The 1990s and early 2000s were amazing. Britain was swept by cultural change, political change and sporting greats. Whilst England failed to do anything special in football and Scotland’s David Coulthard started to turn heads in F1, a bigger storm was brewing in the World Superbike paddock. Brits were everywhere, although mostly concentrated at the very top. And by top, I don’t mean the top of the World Superbike paddock; I mean the top of the sporting world. Back in the late 90s and early 2000s, World Superbikes was the pinnacle of sport and looking back, you can see and feel why.
However, there was something else about World Superbikes back in ‘the day’. Not only was it the pinnacle for motorcycle racers; the destination where they wanted to be. It was where the British people wanted to be too. Tens of thousands of people would descend on Donington Park and Brands Hatch to watch Carl Fogarty and Jim Whitham, not to mention a whole host of youthfully exuberant wildcards determined to put their name on the world stage. For one wildcard however, it was all about putting his name back on the world stage. GSE Ducati’s Neil Hodgson, under the watchful eye of Colin Wright.
The start of 2000 was scintillating in every way imaginable. In BSB, Neil Hodgson and Chris Walker were ripping it up and forming what would be one of the championship’s most formidable and memorable rivalries. Both would head to Donington Park and look to take the opposition by storm; they’d look to be the new faces of Superbike racing in Britain after Foggy’s career ending crash. So, Hodgy and Stalker packed their bags and went to Donington Park. Whilst Britain was basking in Oasis’ new album of ‘Standing on the Shoulder of Giants’, who would’ve thought that Neil Hodgson and Chris Walker would’ve done just that a little over a month later?
Hodgson and Walker – no, it is not a solicitors – took 1st and 2nd in a breathtaking second race, to the roar of what was nearly a six-figure crowd trackside. Both had done the unthinkable of handing the regular guys their ass at home. Frankie Chili, Noriyuki Haga, Troy Corser, Troy Bayliss, Colin Edwards, who? It was a defining moment in the career of both Hodgson and Walker, as both would move into WSBK as full time riders a year later.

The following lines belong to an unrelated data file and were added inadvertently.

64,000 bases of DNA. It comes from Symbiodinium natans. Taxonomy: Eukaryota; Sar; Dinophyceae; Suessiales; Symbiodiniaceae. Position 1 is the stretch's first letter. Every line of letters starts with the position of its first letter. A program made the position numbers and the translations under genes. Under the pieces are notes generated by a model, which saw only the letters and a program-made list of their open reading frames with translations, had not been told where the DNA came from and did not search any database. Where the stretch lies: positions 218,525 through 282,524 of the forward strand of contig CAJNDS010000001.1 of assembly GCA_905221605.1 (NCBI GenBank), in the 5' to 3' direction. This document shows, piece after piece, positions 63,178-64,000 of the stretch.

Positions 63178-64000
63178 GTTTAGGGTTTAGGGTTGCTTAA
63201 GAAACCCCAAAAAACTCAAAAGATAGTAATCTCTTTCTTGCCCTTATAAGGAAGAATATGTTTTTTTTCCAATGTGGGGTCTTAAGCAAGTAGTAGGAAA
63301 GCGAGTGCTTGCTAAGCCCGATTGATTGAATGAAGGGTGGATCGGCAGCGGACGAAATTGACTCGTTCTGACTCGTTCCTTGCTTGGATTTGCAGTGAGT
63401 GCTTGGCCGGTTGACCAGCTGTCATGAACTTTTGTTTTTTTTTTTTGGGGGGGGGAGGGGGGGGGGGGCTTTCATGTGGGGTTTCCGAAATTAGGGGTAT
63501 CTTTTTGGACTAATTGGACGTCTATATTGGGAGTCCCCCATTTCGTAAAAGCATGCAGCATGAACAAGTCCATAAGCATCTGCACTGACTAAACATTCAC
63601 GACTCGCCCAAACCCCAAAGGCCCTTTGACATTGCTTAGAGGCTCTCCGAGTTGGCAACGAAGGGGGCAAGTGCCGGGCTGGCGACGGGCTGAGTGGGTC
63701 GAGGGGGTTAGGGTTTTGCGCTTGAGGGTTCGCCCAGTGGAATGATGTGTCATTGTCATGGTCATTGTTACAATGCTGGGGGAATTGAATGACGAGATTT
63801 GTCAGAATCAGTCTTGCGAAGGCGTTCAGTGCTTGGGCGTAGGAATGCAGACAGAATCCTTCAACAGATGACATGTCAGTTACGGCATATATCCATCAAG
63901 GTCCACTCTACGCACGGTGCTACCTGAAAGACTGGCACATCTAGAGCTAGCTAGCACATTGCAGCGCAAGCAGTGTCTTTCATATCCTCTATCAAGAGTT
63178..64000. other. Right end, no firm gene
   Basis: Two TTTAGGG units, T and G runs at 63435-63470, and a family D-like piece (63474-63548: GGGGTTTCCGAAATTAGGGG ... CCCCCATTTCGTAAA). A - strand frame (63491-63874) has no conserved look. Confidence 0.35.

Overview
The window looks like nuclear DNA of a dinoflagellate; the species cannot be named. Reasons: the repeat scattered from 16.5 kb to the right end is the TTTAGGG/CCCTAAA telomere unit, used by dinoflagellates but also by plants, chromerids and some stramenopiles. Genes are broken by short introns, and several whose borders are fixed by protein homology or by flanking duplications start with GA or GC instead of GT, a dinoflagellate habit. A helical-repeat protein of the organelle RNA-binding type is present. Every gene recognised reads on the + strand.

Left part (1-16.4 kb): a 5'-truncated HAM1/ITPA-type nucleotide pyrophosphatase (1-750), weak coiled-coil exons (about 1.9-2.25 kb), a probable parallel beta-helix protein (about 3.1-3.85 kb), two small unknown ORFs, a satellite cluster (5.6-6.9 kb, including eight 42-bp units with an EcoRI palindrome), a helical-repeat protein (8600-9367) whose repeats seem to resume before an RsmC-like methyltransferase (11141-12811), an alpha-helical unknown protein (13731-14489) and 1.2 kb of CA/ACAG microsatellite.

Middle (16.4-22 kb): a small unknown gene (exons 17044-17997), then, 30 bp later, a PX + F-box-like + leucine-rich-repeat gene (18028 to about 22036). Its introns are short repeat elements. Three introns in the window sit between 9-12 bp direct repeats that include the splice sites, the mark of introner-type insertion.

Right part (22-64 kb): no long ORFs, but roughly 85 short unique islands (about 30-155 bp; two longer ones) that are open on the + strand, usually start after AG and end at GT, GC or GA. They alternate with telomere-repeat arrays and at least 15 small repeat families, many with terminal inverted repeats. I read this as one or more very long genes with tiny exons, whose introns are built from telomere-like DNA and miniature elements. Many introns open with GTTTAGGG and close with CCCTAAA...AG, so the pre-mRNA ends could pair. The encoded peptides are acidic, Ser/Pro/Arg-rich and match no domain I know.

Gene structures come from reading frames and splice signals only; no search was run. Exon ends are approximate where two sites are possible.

Now, World Superbikes has rolled back the years with a fresh look. And yes, that makes perfect sense. The fresh look of a mass invasion of wildcards – and bloody fast ones at that. Brad Ray is Britain’s big prospect at the moment and he may well be off to Donington Park to give the regular stars a hard time. Leon Haslam – looking to almost replicate Hodgson and put his name back in the brains of team owners on the world stage. Mason Law, looking to build more confidence. Gino Rea, arguably doing the same as Haslam.
Whilst wildcard numbers are nothing like they were a few years ago, World Superbikes is heading back in the right direction. It is getting wildcards – both young and old – to race against the series’ biggest names. The likes of Bradley Ray taking on Jonny Rea – whilst a nightmare for commentators, would be a Dorna dream; it’d be perfect for them if the former was to win. Of course, we shouldn’t get ahead of ourselves. This is the first step of a long road to recovery for WSBK but Donington Park 2018 could be the turning point. It could be the moment that WSBK becomes the magnet for fans that it once was.
Nostalgia is a terrible thing, it never really allows anyone to think clearly or positively when they continuously compare something in its current form to something when it was enjoying its ‘Golden Era’. However, I’m optimistic in the way that this round may actually bring back credibility to the championship. And if you think that is too harsh a statement, then that is fine. But we can’t hide the fact that the last few years have not been the best for WSBK but now, with the help of wildcards, manufacturers, rule changes and the championship going properly global, with Argentina a welcome addition, it is starting to become a bit more than a shadow of its former self.
Whilst Hodgson, Walker, Reynolds and even Steve Hislop stood on the shoulders of giants, it is important to not look back in anger. That Sunday morning call for WSBK racing could be pivotal, all around the world. Gone are the days where it was all about cigarettes and alcohol in racing, but we have to stop crying our heart out about the past. Some might say that WSBK is still on the decline and ‘boring’, but don’t go away, come on, feel the noise of that crowd once more. Do you know what I mean? It’s more than just an oasis of peace and sanity amid the surrounding chaos, it is heat of the moment action, of something much bigger to come.
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